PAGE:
India censors social media, as second wave of COVID intensifies

India second Covid19 wave

Last week, the Indian Ministry of Electronics and Information Technology urged several social media platforms such as Twitter, Facebook, and Instagram to take down user content critical of the nation’s response to the COVID-19 outbreak as cases go on a sharp rise yet again.

Over 100 such take-down requests were sent out to stamp out ‘misinformation’ around the pandemic response that could insight panic or social unrest.

Politicians and activists were among those targeted as well, with a minister in the state of West Bengal named Moloy Ghatak, a lawmaker named Revnath Reddy, a filmmaker named Avinash Das and freelance journalist Pieter Friedrich who tweeted and received a notice from Twitter informing him of the tweet take-down.

India’s COVID cases have been rising at an alarming rate, and the overwhelmed healthcare system has led many to take to social media to express their resentment, fear, and mistrust of the government’s response to the outbreak.

According to Medianama, at least 50 Tweets have been targeted for erasure, and many other posts on other platforms each justified with a myriad of reasons loosely based on maintaining social order and public safety.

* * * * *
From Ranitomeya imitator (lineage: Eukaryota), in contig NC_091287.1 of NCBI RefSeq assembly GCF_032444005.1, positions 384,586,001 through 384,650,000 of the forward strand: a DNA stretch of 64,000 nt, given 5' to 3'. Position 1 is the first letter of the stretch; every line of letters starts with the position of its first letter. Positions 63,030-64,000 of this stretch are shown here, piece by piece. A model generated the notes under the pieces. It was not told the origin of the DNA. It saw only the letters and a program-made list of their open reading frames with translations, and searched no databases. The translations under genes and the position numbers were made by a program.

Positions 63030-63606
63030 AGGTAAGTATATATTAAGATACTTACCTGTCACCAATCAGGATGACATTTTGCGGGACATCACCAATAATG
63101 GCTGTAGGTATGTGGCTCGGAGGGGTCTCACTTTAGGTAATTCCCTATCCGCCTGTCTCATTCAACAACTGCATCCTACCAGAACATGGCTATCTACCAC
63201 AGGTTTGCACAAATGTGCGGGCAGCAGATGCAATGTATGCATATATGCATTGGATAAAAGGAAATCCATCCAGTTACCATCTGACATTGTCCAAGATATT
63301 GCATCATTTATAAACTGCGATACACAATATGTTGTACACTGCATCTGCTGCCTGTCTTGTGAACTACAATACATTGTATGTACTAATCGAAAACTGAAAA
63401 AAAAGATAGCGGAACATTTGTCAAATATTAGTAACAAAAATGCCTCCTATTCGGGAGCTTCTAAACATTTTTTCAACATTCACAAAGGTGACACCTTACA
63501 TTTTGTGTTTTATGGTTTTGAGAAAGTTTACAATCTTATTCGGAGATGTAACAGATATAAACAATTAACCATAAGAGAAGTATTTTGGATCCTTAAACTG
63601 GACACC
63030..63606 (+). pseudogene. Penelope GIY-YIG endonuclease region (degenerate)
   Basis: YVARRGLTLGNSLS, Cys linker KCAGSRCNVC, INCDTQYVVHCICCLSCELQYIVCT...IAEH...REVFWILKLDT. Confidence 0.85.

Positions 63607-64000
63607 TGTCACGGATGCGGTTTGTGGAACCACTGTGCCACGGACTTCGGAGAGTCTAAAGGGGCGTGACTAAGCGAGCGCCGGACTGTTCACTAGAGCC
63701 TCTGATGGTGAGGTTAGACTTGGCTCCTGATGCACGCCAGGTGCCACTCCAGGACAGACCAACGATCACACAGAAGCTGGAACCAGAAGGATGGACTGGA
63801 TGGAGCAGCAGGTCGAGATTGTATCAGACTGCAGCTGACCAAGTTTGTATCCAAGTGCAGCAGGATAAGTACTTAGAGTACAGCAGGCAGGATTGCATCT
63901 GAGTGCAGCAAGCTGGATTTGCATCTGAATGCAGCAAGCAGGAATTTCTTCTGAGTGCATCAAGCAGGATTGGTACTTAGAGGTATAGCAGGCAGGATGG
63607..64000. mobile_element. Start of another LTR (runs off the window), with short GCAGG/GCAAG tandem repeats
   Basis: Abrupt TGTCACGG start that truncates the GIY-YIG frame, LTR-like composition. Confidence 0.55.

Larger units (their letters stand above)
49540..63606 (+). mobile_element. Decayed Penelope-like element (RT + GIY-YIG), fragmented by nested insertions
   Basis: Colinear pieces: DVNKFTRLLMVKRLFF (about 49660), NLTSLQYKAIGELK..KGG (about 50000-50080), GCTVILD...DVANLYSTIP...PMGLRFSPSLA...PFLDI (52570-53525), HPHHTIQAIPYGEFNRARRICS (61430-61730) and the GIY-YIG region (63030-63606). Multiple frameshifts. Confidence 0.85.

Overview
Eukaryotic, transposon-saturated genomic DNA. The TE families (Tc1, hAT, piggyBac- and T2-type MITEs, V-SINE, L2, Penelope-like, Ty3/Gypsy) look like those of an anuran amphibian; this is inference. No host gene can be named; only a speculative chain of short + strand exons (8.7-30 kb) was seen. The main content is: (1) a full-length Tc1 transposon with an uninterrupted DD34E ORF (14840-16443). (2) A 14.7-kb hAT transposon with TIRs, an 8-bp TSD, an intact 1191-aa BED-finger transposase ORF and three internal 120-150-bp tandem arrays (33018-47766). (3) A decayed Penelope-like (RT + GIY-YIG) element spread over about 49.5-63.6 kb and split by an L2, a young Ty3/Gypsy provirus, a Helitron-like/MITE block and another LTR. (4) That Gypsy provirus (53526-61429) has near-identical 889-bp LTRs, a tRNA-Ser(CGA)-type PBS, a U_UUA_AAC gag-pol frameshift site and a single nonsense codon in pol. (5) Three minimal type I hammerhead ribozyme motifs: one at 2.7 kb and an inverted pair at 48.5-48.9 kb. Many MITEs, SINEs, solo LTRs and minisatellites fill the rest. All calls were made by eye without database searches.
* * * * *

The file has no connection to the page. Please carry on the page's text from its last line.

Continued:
Twitter submitted this information to the Lumen Database, an independent research project from Harvard University that studies cease and desist letters pertaining to online content. In it, it was described that some posts and URLs were cited as “unrelated, old and out of the context images or visuals, communally sensitive posts and misinformation about COVID19 protocols,” sources in the IT ministry told The Indian Express.

Other posts, however, showed visuals of the recent Maoist ambush in Chattisgarh that took the lives of over 20 security personnel.

In parallel, a senior IT ministry source added that while the country is witnessing a harsh second wave of COVID-19 cases, many are misusing social media to create panic among people, citing the Information Technology Act, 2000 as the law in question.

Twitter is compelled to act in accordance with local law, and as such is only obliged to censor content from being shown in the country in question.

“When we receive a valid legal request, we review it under both the Twitter Rules and local law,” a Twitter spokesperson told the media in a written statement. “If the content violates Twitter’s rules, the content will be removed from the service. If it is determined to be illegal in a particular jurisdiction, but not in violation of the Twitter Rules, we may withhold access to the content in India only,” the spokesperson continued.

This is not the first time that social media platforms have been put in such a situation. During the country’s controversial Farmer’s protests, the popularization of the hashtag #ModiPlanningFarmerGenocide lead to the Indian government asking Twitter to take down over 250 tweets, citing India’s Section 69A of its IT Act.

Other governments have resorted to such methods of social media censorship throughout the pandemic, where civil liberties and freedom of speech are overlooked or trampled in the name of public good.

Social media platforms such as Twitter find themselves walking a fine line between continuing to comply with government orders and betray the purpose of their platforms, or guard their users right to speak, risking legal liabilities.